In the context of energy resources, Canada remains free to determine whether exports of energy resources to the United States or Mexico will be permitted.
But this is possible as long as the export restrictions do not: reduce the proportion of energy resources exported relative to the total supply of goods of the party maintaining the restriction compared to the proportion existing in the most recent 36-month period; impose an export price in excess of the domestic price (subject to an exception for certain measures that only restrict the volume of exports); and disrupt normal supply channels.
The three signatory countries of the Agreement between Mexico, the United States and Canada (USMCA) are prohibited from imposing a minimum or maximum export price requirement in any circumstance in which any other form of quantitative restriction is prohibited.
Signatory countries are also prohibited from imposing a minimum or maximum import price requirement, except where permitted in the application of countervailing and antidumping orders and undertakings.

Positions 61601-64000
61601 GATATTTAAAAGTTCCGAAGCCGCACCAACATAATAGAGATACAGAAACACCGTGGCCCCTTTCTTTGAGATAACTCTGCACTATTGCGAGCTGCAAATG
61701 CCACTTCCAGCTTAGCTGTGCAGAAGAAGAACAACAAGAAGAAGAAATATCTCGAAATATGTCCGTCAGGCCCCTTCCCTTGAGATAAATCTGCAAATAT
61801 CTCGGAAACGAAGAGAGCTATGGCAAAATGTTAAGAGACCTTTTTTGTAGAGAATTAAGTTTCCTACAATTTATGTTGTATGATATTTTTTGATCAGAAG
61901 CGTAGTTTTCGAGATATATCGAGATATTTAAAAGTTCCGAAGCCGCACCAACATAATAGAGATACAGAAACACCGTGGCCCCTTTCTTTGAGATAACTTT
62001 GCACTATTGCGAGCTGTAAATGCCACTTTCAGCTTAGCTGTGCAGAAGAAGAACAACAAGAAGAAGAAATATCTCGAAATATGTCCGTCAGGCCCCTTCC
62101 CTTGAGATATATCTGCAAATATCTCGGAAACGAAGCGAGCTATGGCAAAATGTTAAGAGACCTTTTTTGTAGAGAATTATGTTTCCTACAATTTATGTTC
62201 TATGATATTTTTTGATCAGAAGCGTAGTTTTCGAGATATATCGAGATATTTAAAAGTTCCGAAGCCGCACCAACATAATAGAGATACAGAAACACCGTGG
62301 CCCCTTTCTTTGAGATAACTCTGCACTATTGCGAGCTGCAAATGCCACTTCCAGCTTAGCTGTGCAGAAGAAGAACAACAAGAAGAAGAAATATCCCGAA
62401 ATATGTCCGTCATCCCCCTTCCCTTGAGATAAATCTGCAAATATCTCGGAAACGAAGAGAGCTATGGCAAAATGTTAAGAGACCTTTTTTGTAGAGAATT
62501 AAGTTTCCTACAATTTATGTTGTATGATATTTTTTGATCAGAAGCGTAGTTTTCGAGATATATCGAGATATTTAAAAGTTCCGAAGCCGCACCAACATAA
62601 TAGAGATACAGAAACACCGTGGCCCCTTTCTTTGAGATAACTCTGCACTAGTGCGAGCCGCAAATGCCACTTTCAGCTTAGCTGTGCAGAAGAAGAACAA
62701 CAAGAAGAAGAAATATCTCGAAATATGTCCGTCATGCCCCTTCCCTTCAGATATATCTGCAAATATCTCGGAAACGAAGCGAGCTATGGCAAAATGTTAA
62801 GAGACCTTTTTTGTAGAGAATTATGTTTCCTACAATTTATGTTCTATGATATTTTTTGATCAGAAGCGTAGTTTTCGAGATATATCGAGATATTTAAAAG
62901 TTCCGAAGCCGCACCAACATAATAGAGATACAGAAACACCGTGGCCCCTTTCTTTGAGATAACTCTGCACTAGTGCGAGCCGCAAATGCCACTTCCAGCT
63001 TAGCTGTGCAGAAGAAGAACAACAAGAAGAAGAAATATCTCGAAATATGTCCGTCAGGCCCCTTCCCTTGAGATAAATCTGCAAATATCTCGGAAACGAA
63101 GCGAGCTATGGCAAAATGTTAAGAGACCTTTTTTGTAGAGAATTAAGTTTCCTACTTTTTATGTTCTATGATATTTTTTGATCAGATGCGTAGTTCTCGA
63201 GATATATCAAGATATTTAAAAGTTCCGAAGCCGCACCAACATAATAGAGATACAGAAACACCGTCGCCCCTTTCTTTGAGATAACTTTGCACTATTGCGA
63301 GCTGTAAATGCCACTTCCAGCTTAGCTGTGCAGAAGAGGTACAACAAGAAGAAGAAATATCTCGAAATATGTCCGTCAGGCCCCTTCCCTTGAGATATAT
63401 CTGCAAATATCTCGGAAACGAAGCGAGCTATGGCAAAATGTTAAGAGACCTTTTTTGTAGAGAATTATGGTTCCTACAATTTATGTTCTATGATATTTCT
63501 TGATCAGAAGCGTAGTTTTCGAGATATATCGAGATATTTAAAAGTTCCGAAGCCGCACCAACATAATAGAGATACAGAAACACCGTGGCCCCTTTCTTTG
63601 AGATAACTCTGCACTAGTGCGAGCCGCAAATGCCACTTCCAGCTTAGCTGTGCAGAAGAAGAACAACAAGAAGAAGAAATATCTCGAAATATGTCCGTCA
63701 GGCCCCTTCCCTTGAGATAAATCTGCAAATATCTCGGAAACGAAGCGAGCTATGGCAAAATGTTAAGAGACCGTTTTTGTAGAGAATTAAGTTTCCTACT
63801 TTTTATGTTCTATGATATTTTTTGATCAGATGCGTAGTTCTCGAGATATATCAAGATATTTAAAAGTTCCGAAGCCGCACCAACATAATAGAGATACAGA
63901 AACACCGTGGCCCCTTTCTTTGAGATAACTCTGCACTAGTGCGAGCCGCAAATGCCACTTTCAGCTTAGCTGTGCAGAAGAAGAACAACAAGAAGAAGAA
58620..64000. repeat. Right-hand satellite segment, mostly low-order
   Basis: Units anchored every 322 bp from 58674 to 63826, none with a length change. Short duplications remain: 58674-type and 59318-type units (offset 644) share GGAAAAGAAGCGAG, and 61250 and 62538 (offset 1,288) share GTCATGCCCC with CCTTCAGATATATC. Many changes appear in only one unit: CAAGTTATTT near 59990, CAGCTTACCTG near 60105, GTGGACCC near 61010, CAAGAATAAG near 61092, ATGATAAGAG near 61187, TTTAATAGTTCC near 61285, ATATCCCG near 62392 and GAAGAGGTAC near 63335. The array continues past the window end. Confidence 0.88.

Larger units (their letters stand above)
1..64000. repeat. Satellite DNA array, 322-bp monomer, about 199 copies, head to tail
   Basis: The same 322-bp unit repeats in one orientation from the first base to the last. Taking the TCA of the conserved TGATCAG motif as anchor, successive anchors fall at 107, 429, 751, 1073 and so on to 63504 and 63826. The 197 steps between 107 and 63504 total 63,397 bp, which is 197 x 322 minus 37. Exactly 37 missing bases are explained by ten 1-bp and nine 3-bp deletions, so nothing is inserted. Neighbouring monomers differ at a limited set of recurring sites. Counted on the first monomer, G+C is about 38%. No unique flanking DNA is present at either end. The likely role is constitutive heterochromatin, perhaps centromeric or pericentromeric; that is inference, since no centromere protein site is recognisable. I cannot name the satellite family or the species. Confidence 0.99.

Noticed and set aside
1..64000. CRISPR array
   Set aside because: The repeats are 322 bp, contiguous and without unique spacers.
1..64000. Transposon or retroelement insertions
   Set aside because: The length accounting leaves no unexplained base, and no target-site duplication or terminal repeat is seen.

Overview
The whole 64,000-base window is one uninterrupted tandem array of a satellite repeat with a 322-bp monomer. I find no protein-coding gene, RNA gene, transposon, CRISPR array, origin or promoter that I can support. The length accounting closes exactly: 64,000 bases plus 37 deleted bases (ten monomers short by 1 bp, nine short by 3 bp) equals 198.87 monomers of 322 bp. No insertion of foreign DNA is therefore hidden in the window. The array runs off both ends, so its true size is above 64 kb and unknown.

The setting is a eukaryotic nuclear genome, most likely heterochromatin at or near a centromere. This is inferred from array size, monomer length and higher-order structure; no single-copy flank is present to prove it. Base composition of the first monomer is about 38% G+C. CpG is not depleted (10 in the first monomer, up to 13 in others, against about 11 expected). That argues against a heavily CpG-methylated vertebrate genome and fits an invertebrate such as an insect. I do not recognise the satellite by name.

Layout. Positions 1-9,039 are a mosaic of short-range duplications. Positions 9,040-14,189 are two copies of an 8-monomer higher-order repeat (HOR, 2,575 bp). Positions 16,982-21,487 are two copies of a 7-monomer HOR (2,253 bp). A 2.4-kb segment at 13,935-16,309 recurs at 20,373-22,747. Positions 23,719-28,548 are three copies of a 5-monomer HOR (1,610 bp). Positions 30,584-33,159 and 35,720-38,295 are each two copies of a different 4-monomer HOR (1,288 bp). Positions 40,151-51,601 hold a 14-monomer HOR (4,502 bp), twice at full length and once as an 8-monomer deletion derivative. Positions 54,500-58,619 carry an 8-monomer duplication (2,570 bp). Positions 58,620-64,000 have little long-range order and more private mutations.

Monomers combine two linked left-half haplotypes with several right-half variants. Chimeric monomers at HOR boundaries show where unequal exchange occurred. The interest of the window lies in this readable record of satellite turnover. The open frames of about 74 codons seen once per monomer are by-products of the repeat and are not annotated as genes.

The USMCA requires energy regulators to ensure the orderly and equitable implementation of any regulatory changes and to ensure that the implementation of those changes causes minimal disruption to contractual arrangements and avoids undue interference with pricing, marketing and distribution arrangements, all of which are important to Canadian oil and natural gas exports.
This treaty maintains the market access conditions agreed under the North American Free Trade Agreement (NAFTA).
Thus, all goods originating in the region have a 0% tariff, except for some poultry, dairy products and food preparations containing sugar, whose access to the Canadian market is still restricted.
As agreed, Mexico maintained the access granted to 100% of tariff lines with the United States and 99.2% with Canada; the remaining 0.8% of lines with Canada are still subject to import tariffs.
Mexico does not maintain tariff rate quotas under the Agreement.